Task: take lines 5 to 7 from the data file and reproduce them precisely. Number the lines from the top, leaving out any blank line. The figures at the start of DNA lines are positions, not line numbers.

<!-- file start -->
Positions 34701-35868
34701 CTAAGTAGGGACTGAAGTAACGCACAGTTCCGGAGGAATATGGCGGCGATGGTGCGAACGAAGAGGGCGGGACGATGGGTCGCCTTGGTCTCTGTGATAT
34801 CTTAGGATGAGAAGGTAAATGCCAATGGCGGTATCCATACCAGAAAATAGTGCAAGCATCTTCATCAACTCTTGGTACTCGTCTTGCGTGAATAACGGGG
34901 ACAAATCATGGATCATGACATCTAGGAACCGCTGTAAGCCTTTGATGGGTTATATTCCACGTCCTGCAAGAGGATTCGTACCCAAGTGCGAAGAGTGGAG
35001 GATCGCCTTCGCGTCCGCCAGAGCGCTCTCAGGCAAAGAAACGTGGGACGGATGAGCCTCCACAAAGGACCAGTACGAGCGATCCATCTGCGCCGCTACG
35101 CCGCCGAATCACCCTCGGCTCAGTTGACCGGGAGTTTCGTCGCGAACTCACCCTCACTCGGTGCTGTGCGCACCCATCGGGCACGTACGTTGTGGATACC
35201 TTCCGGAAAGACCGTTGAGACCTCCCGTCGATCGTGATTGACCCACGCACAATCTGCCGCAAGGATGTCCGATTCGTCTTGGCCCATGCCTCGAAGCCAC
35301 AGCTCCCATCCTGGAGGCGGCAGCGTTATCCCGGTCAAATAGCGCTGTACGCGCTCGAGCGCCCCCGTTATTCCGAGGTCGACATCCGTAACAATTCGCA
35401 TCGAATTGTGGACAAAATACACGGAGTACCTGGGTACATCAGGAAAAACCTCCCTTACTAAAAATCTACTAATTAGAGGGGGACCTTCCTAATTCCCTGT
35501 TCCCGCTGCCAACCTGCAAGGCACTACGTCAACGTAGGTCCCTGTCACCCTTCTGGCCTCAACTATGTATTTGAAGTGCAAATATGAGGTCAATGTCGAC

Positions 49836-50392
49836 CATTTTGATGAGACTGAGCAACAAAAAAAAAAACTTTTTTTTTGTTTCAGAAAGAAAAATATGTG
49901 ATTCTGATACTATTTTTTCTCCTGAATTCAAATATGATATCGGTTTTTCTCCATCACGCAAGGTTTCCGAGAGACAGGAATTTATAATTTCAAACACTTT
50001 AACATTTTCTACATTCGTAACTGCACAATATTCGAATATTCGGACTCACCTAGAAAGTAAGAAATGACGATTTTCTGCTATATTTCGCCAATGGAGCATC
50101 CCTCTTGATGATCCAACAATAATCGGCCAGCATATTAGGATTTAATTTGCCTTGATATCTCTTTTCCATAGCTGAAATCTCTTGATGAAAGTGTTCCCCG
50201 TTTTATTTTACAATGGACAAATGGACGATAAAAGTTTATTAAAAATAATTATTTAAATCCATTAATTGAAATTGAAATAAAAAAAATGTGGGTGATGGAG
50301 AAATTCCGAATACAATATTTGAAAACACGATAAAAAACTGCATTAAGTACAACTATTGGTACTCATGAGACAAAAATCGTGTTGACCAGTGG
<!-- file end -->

35001 GATCGCCTTCGCGTCCGCCAGAGCGCTCTCAGGCAAAGAAACGTGGGACGGATGAGCCTCCACAAAGGACCAGTACGAGCGATCCATCTGCGCCGCTACG
35101 CCGCCGAATCACCCTCGGCTCAGTTGACCGGGAGTTTCGTCGCGAACTCACCCTCACTCGGTGCTGTGCGCACCCATCGGGCACGTACGTTGTGGATACC
35201 TTCCGGAAAGACCGTTGAGACCTCCCGTCGATCGTGATTGACCCACGCACAATCTGCCGCAAGGATGTCCGATTCGTCTTGGCCCATGCCTCGAAGCCAC